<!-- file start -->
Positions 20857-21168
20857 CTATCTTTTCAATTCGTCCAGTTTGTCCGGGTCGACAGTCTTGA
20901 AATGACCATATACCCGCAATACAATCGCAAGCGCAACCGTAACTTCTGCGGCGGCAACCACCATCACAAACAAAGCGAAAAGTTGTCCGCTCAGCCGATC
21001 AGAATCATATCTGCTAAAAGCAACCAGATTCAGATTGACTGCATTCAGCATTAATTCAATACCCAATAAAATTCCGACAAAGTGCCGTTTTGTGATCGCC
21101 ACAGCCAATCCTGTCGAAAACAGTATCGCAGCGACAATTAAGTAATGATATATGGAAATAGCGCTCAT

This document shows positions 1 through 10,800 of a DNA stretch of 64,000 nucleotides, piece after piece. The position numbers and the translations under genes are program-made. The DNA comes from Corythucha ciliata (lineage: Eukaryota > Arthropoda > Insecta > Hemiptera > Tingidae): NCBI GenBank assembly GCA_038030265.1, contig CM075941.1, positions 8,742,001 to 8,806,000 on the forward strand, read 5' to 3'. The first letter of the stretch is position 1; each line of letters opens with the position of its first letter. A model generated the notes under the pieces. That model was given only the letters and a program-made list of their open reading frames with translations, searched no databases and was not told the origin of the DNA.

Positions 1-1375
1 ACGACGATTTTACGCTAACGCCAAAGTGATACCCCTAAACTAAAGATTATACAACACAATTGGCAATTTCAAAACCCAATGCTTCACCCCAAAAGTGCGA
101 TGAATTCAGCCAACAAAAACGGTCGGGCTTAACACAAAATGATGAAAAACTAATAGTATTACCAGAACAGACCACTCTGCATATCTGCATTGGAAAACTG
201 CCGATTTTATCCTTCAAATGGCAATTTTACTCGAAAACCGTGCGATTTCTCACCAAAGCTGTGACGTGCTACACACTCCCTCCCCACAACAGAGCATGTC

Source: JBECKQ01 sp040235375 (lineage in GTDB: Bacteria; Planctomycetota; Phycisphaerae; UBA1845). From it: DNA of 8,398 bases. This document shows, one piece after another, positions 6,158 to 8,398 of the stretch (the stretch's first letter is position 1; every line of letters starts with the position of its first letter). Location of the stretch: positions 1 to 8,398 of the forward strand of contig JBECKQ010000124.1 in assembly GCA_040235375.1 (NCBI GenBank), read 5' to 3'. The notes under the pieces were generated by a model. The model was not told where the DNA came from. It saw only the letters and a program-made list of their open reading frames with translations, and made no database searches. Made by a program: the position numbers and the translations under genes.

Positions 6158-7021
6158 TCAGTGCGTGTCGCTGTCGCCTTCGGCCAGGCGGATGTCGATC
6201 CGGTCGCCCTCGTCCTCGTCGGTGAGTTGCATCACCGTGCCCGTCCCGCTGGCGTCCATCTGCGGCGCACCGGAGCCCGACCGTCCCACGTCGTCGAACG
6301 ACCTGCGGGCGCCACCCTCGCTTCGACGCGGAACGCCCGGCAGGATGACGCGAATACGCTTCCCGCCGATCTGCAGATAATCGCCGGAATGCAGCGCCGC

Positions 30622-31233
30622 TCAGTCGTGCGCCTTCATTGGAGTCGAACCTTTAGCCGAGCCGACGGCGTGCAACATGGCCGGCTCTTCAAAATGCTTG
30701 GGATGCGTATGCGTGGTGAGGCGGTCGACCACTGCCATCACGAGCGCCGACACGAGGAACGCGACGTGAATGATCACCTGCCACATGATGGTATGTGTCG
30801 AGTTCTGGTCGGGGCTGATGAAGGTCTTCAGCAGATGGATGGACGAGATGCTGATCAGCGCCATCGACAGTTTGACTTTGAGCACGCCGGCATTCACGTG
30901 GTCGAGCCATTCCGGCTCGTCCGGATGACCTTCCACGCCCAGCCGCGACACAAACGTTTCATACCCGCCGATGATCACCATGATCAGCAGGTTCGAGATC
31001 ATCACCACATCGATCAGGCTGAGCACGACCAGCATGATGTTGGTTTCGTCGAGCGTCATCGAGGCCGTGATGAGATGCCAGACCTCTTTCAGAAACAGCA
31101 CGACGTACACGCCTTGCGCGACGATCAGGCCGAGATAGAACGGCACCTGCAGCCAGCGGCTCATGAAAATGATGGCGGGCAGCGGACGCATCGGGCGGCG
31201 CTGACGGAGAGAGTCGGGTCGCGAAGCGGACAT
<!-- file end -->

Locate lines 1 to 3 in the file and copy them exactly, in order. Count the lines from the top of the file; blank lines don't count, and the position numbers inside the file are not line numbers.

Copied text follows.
Positions 20857-21168
20857 CTATCTTTTCAATTCGTCCAGTTTGTCCGGGTCGACAGTCTTGA
20901 AATGACCATATACCCGCAATACAATCGCAAGCGCAACCGTAACTTCTGCGGCGGCAACCACCATCACAAACAAAGCGAAAAGTTGTCCGCTCAGCCGATC